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FORUMS Canon Cameras, Lenses & Accessories Canon Accessories 
Thread started 21 Feb 2011 (Monday) 19:10
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Which pistol grip head?

 
mknabster
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Feb 21, 2011 19:10 |  #1

I'm looking for a new tripod head since my Giottos 3-way pan head mysteriously broke in half :confused:. My professor at school uses the Manfrotto 322RC2 pistol grip and I like the feel to that. Now I was looking at that pistol grip as well as the new updated version 324RC2 pistol grip, or going back to the 3-way pans. 460MG 3D. So does anyone have anything to say over pistol grip vs 3-way pan? If for pistol grip, which would be betterm the 322 or 324? I know the 324 is made of this special type of polymer, and the 322 is magnesium allow I believe, same as the 327RC2, but the 327 is a little more than i want to spend.


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Wilt
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Feb 21, 2011 19:24 |  #2

Keep in mind that if you want to shoot action sports, you will need to keep the trigger squeezed a lot, tiring or cramping your hand! The 324RC2 has a squeeze-squeeze action, which resolves the perpetual squeezing issue.


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mknabster
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Feb 21, 2011 19:29 as a reply to  @ Wilt's post |  #3

I never thought about that, though I don't shoot sports all that much, i can see why that could be stressing.


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Jeff ­ Smith
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Feb 21, 2011 21:05 |  #4

Take a look at the SLIK AF-2100. I really like mine and the main reason I chose it over the Manfrotto is the natural way it feels. It's like grabbing a pistol grip which is a very natural movement and when I need to move the camera it is so easy to handle and I don't even have to touch the camera to do it.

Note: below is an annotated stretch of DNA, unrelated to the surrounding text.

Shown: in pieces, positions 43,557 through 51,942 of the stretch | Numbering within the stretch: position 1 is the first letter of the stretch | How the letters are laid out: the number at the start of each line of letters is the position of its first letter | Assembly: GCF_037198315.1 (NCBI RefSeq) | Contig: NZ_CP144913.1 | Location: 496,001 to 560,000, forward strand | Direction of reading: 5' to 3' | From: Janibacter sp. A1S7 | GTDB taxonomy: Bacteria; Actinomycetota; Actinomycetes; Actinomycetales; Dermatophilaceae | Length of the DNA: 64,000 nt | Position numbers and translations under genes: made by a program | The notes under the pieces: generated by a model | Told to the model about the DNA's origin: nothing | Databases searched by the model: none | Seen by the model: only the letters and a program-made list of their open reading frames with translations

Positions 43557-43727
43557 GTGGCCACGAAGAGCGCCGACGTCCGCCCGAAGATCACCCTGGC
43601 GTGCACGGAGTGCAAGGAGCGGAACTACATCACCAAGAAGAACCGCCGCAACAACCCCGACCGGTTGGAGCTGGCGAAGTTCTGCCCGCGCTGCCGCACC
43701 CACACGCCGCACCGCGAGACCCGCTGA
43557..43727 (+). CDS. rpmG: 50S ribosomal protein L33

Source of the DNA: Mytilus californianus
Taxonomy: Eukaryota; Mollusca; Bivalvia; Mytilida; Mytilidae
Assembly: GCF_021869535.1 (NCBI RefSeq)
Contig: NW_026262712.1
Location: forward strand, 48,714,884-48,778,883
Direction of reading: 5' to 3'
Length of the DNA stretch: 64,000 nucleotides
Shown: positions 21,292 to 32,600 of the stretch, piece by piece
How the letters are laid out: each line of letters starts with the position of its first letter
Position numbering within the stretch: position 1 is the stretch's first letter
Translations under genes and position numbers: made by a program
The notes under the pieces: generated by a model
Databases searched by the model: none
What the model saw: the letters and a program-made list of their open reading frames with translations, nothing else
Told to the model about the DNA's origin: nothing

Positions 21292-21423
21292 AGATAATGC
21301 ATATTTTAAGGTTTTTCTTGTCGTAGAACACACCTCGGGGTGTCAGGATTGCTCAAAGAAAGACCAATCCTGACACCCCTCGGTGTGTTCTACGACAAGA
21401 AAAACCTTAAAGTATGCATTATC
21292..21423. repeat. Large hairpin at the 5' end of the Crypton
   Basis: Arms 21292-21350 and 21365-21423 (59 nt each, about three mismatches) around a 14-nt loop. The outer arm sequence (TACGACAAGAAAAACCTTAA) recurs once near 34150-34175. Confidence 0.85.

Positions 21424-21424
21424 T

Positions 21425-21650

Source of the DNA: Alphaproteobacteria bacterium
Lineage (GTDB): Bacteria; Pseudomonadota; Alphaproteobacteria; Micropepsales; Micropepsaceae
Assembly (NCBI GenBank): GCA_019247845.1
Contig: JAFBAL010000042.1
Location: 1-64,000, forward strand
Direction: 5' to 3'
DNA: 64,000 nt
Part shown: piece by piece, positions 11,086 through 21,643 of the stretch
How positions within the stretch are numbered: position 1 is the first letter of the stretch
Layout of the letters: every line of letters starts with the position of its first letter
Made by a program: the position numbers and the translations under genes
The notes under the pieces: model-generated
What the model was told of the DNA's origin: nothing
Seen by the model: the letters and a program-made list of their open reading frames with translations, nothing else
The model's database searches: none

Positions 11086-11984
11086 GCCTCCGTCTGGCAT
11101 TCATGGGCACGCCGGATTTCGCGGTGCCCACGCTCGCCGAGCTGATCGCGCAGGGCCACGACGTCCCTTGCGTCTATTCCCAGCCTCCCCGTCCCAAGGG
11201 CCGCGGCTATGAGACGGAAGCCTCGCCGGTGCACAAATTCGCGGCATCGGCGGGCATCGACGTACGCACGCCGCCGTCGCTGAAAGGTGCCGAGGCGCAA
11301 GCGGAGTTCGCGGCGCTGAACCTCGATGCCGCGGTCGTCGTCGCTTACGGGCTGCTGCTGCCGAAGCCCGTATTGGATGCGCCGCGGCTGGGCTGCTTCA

Jeff
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mknabster
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Feb 21, 2011 21:52 |  #5

That doesn't look like it pivots beyond rotating, does it or am i just not seeing it?


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Wilt
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Feb 21, 2011 23:10 |  #6

Long, long ago, in my less knowledgeable youth, I tried the Slik AF2100. It was very nice, solid locking (unlike the Bogen equivalent 3265), but it still was not as solid when the camera was in Portrait orientation...like the Bogen 3265 it had the design shortcoming that the weight was up, high above the ball center, so the weight of camera and heavy lens could put a lot of torque on the ball, and while it did not slip in that position (unlike the Bogen 3265), it did require compensation for initial sag. The newer Manfrotto 322 and 324 do not put the weight atop a long lever arm like the 3265 does. Another thing that I did not like was the Slik AF2100 QR plate was compatible with nothing else.


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hfgarris
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Feb 21, 2011 23:16 |  #7

I used to have a Manfrotto pistol grip and liked it for wildlife photography where I often needed to make large adjustments quickly. My one concern was that it seemed less stable due to the large distance between the apex of the tripod and the bottom of the camera, sort of like having the center column extended.

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SkipD
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Feb 22, 2011 12:12 |  #8

Matt, I have tried both configurations of Manfrotto pistol grip heads and found that neither was as convenient to use or nearly as solid (free of creep with the camera off to the side) as my 488RC2 ball head. They are also rather heavy and bulky when packing them or carrying them in the field.

My recommendation is to stick with a decent quality ball head for still photography. The Manfrotto 498RC2 even has a friction control knob that my 488RC2 does not, and that would be quite useful at times.